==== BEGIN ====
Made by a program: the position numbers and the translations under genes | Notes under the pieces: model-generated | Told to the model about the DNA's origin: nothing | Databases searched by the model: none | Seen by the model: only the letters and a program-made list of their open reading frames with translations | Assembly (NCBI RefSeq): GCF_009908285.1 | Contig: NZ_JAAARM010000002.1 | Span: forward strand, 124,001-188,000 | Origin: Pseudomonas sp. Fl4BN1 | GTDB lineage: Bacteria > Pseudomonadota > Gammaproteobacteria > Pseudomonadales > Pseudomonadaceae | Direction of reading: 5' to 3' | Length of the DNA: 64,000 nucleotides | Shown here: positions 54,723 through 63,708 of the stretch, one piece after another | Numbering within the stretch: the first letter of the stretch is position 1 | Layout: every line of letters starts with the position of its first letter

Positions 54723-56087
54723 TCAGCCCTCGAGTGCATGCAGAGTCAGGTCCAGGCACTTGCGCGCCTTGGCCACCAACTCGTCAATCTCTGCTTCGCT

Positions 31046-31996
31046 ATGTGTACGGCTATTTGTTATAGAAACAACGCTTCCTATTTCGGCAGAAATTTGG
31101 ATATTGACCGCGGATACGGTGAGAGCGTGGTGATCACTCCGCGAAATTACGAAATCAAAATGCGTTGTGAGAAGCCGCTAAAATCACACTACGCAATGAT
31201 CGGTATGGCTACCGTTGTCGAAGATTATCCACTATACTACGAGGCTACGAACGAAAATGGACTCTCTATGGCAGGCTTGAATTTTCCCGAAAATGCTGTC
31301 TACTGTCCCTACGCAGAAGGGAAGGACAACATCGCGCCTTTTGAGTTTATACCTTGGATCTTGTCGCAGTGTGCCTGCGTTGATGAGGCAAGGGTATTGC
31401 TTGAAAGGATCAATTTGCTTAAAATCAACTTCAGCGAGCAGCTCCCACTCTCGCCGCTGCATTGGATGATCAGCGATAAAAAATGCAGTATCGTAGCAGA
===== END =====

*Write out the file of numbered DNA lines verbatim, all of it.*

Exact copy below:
Made by a program: the position numbers and the translations under genes | Notes under the pieces: model-generated | Told to the model about the DNA's origin: nothing | Databases searched by the model: none | Seen by the model: only the letters and a program-made list of their open reading frames with translations | Assembly (NCBI RefSeq): GCF_009908285.1 | Contig: NZ_JAAARM010000002.1 | Span: forward strand, 124,001-188,000 | Origin: Pseudomonas sp. Fl4BN1 | GTDB lineage: Bacteria > Pseudomonadota > Gammaproteobacteria > Pseudomonadales > Pseudomonadaceae | Direction of reading: 5' to 3' | Length of the DNA: 64,000 nucleotides | Shown here: positions 54,723 through 63,708 of the stretch, one piece after another | Numbering within the stretch: the first letter of the stretch is position 1 | Layout: every line of letters starts with the position of its first letter

Positions 54723-56087
54723 TCAGCCCTCGAGTGCATGCAGAGTCAGGTCCAGGCACTTGCGCGCCTTGGCCACCAACTCGTCAATCTCTGCTTCGCT

Positions 31046-31996
31046 ATGTGTACGGCTATTTGTTATAGAAACAACGCTTCCTATTTCGGCAGAAATTTGG
31101 ATATTGACCGCGGATACGGTGAGAGCGTGGTGATCACTCCGCGAAATTACGAAATCAAAATGCGTTGTGAGAAGCCGCTAAAATCACACTACGCAATGAT
31201 CGGTATGGCTACCGTTGTCGAAGATTATCCACTATACTACGAGGCTACGAACGAAAATGGACTCTCTATGGCAGGCTTGAATTTTCCCGAAAATGCTGTC
31301 TACTGTCCCTACGCAGAAGGGAAGGACAACATCGCGCCTTTTGAGTTTATACCTTGGATCTTGTCGCAGTGTGCCTGCGTTGATGAGGCAAGGGTATTGC
31401 TTGAAAGGATCAATTTGCTTAAAATCAACTTCAGCGAGCAGCTCCCACTCTCGCCGCTGCATTGGATGATCAGCGATAAAAAATGCAGTATCGTAGCAGA